Libraries at the Baths waj. Introduction to the library at Alexandria. Scholars, scholarship, and librarians. Kallimachus and the "pinakes".

Libraries in the Ancient World

Learning, learnedness, and the museion. However, we can find some aids to the reader or user, both within individual volumes and probably within the books on an ancient library shelf. A 10th-century image of St Luke, which is probably based on earlier examples given the Classical dress and book forms , shows the evangelist in the act of writing on a scroll and perhaps lets us imagine some of the equipment of an ancient book-producer or library. Although literary composition in the Greco-Roman world was more normally done in notebooks or tablets, the evangelist writing under divine inspiration is writing directly onto the papyrus scroll that was usually reserved for the final, finished copy.

Although Greek individuals, philosophical schools, and gymnasia all had book collections, the most famous were the libraries established by the rival monarchs of the Hellenistic period, the era following the death of Alexander the Great in BCE during which his huge empire dissolved into competing kingdoms.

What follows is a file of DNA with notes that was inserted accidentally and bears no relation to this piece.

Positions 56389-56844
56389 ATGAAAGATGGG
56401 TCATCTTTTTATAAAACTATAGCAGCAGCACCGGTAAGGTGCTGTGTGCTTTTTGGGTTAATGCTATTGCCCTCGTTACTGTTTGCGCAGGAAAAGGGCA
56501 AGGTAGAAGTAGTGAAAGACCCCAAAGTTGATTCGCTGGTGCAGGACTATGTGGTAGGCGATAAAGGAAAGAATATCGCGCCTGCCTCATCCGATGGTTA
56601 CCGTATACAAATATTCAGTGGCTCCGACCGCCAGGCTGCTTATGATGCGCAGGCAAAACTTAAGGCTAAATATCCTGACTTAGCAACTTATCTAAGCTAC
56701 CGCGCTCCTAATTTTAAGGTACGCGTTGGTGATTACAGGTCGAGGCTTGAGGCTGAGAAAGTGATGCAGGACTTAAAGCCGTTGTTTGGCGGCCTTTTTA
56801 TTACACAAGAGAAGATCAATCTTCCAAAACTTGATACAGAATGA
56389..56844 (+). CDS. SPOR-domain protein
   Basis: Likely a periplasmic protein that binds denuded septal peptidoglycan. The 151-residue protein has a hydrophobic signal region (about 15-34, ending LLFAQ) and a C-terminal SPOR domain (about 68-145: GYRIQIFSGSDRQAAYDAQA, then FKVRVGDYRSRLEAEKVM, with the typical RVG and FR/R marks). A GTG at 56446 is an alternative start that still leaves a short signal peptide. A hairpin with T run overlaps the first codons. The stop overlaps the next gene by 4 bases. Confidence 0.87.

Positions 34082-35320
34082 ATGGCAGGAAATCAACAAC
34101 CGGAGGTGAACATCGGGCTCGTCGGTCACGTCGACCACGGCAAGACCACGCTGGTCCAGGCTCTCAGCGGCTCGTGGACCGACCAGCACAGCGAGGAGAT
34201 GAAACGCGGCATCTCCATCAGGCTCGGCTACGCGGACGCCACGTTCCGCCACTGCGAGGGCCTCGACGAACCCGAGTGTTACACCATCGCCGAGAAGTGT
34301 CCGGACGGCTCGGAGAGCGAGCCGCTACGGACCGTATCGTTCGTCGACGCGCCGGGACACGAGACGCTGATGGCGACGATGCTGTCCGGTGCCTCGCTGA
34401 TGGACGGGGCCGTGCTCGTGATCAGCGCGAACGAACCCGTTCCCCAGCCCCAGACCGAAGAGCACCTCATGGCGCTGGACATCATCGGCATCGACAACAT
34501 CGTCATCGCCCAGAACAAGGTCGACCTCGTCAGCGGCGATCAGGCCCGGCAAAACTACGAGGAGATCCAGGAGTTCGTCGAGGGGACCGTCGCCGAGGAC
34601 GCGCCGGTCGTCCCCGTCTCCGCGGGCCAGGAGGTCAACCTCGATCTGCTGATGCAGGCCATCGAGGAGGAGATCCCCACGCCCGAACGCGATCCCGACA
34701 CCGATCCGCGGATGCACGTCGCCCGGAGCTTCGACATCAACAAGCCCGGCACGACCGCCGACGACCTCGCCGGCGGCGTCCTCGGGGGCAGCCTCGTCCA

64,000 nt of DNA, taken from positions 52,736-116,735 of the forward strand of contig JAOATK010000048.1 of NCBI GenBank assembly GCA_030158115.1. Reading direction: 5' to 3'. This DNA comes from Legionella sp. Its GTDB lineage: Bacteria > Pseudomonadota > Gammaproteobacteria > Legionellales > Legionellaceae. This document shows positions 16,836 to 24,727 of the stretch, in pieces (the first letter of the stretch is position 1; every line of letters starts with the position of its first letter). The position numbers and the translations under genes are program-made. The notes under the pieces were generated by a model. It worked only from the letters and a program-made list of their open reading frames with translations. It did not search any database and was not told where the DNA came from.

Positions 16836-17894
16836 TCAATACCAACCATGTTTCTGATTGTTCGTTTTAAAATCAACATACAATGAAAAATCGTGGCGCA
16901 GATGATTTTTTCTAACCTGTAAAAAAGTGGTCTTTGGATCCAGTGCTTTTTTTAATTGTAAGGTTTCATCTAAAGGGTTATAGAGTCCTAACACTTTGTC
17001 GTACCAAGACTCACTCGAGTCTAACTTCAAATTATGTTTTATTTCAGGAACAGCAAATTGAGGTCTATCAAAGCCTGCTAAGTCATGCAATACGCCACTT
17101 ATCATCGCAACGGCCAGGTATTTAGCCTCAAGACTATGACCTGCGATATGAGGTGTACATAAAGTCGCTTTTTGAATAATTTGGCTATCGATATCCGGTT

11 Most Impressive Libraries from the Ancient World -

The library at Alexandria, founded by the first king of the Ptolemy dynasty around the start of the 3rd century BCE, eventually grew to house at least tens of thousands of volumes, acquired by a combination of skilful collection, diplomacy, purchase, and force. The scholar-librarians who ran and worked at this library developed many bibliographical tools and techniques that we still use — from alphabetical order and punctuation to the commentary, glossary, critical edition, and grammar.

However, it was also an important element in the royal self-presentation of the Ptolemies, proving their fitness to rule as members of an educated, Greek-speaking, Homer-reading eastern Mediterranean elite. Extravagant library collection became a proxy for competition with other dynasties, such as the Attalids of Pergamum.

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The Roman encyclopaedist Pliny 23—79 CE tells us that when this dynasty established its own library, the Ptolemies embargoed the export of papyrus from Egypt to stop it making any new books. This dual power of library collections, to transmit and stimulate literary activity but also to signal power and prestige, was attractive to the Romans who conquered Egypt in 30 BCE having already acquired Pergamum in the previous century.

Rich Graeco-Roman provincials followed his lead, establishing public libraries across the cities of the eastern Roman Empire as signs of their own wealth, acumen, and connection to metropolitan fashion. Despite the presence of public libraries, private book collections remained important.